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The phenomenon of the seasons

Contrary to popular belief, the phenomenon of the seasons – or the periodic change of climate over the months – is not a result of Earth approaching or moving away from the Sun. Seasonal climatic variations are due to the slight tilt of the Earth, which spins like a top tilted at an angle of 23.5 degrees in relation to its orbital path. This tilt explains why one hemisphere receives more sun than the other at a given time of year. If the Earth’s axis were not tilted, there would be no seasonal variations in temperature. Our climate in October would more or less resemble our climate in March.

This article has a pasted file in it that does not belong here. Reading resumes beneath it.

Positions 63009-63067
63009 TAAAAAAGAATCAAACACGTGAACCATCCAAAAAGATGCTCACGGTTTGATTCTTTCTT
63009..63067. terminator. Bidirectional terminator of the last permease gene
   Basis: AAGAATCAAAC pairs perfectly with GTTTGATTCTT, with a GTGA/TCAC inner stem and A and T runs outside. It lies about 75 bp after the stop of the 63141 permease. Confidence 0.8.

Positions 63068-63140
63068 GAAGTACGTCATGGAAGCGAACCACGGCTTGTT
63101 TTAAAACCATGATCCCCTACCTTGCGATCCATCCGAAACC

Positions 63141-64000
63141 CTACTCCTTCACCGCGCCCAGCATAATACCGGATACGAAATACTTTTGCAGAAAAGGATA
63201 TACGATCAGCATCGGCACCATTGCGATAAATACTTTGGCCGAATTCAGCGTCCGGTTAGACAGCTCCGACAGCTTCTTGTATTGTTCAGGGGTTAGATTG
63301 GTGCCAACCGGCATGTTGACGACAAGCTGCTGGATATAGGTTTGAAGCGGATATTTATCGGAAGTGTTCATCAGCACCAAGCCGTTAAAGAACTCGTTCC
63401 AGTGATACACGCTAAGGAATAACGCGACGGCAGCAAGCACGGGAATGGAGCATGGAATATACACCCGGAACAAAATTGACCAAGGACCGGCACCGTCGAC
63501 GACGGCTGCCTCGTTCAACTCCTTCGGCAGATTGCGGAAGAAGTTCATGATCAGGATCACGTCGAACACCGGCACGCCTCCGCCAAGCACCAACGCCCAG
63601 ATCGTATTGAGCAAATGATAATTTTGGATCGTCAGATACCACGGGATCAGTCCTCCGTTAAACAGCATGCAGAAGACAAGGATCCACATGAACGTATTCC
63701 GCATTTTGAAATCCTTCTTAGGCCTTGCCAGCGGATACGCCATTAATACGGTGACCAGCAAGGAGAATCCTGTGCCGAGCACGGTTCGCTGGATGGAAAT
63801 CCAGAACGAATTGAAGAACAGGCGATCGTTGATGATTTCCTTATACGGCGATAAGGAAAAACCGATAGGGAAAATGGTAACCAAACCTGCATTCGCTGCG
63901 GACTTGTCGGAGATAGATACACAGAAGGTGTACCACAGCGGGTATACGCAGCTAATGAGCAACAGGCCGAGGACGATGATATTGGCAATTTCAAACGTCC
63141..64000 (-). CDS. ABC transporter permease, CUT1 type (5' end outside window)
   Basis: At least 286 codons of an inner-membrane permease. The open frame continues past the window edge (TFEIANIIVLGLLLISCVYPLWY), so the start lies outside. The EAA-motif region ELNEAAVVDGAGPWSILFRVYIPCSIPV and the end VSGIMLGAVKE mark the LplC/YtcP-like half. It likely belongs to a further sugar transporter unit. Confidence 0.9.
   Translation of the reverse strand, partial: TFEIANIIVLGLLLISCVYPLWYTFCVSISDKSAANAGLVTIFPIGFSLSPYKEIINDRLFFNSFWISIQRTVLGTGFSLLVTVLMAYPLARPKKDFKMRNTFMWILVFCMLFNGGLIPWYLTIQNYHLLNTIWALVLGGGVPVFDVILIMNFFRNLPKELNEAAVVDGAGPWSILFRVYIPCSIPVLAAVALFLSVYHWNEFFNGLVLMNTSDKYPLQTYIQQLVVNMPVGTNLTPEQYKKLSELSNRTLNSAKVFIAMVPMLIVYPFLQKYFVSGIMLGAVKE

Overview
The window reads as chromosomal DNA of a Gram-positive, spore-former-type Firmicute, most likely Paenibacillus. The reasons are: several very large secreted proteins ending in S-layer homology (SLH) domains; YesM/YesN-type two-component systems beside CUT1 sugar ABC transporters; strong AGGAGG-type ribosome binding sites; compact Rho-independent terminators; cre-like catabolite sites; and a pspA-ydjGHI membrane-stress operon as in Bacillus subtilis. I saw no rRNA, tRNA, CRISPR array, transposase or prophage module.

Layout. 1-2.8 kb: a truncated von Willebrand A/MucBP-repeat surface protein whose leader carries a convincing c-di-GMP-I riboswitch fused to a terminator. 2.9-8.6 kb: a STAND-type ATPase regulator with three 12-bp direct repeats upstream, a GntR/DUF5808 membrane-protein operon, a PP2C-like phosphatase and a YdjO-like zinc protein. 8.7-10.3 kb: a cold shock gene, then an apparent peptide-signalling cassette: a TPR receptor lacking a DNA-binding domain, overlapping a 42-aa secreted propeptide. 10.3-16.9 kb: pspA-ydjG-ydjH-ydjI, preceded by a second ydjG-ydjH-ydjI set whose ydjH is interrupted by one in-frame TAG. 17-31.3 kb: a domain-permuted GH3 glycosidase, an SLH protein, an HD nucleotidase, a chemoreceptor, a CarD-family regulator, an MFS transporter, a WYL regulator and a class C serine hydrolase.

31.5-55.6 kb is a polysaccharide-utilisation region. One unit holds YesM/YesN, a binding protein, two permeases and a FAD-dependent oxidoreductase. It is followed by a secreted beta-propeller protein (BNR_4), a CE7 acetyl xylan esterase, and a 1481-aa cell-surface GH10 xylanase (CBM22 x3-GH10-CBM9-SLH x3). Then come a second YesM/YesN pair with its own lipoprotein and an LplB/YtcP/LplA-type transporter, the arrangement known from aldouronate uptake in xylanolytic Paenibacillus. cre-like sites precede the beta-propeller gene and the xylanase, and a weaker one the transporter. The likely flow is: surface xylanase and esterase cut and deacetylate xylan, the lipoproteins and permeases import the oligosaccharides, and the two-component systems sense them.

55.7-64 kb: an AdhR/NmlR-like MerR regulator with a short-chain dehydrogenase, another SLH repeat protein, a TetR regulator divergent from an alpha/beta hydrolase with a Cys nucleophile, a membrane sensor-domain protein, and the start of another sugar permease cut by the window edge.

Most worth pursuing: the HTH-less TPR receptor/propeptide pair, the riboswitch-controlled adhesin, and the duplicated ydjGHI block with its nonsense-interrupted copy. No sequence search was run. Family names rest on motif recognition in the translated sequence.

Spring equinox

On March 20 or 21, day and night are of equal duration in the Northern hemisphere, which is why it is referred to as the spring equinox. On that day, the Sun rises exactly in the east and sets exactly in the west.

Summer solstice

In summer in the Northern hemisphere, the Sun is high in the sky and it is hot. The summer solstice, which occurs on June 21, is the longest day of the year.

Autumnal equinox

On September 22 or 23, day and night are of equal duration in the Northern hemisphere, which is why it is referred to as the autumnal equinox. On that day, the Sun rises exactly in the east and sets exactly in the west.

Winter solstice

In winter in the Northern hemisphere, the Sun is low in the sky and it is cold. The winter solstice, which occurs on December 21 or 22, is the shortest day.


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